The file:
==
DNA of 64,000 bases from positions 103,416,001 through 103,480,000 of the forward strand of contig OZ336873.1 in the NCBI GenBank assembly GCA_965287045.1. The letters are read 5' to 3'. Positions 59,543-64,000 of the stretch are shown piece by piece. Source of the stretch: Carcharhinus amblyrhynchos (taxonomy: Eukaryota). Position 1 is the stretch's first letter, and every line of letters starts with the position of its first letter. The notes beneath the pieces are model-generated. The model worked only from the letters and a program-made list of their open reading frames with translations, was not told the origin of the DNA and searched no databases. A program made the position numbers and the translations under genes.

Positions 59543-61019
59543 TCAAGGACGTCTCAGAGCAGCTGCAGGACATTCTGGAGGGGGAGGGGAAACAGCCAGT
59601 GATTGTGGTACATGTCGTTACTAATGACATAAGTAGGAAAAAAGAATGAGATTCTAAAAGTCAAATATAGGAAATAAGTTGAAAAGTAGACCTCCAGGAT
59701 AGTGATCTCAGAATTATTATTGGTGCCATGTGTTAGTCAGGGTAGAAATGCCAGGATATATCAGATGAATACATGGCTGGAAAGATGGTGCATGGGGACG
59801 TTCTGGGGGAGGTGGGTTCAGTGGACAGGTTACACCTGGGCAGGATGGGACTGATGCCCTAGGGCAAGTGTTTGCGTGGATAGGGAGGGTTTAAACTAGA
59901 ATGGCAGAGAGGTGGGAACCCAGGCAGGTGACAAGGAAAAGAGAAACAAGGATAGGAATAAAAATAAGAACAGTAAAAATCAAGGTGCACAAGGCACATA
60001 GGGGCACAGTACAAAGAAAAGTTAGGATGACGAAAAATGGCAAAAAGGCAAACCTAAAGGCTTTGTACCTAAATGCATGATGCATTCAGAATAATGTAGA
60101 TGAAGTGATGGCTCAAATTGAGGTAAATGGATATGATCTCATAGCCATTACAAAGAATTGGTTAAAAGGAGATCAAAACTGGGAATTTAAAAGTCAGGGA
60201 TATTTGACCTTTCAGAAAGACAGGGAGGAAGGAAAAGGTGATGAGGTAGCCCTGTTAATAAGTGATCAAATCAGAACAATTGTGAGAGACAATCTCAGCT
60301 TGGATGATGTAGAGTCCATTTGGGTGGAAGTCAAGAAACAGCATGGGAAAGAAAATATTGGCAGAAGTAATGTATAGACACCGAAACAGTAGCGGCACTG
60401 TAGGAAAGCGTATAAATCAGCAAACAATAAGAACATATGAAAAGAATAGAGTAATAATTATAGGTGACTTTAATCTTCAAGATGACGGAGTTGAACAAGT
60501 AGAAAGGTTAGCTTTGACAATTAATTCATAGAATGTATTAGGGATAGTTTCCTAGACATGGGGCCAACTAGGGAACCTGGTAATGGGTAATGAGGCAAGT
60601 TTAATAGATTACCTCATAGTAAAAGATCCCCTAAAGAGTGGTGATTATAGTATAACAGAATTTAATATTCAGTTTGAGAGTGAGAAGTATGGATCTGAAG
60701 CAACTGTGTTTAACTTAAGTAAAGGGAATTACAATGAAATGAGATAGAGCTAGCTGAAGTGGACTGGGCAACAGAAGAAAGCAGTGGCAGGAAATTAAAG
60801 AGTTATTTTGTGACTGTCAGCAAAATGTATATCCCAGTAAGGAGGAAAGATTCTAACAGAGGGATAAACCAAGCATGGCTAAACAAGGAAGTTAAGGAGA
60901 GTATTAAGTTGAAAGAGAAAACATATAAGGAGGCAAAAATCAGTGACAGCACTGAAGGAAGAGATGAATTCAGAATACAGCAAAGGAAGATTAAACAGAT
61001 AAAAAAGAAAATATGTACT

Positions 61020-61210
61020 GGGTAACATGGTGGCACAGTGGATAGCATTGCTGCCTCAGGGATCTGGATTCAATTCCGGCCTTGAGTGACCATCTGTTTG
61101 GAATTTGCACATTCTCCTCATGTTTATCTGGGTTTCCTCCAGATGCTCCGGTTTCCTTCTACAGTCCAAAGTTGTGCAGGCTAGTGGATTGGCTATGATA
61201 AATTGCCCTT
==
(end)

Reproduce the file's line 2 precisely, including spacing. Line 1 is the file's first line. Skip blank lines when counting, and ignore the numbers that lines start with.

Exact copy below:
Positions 59543-61019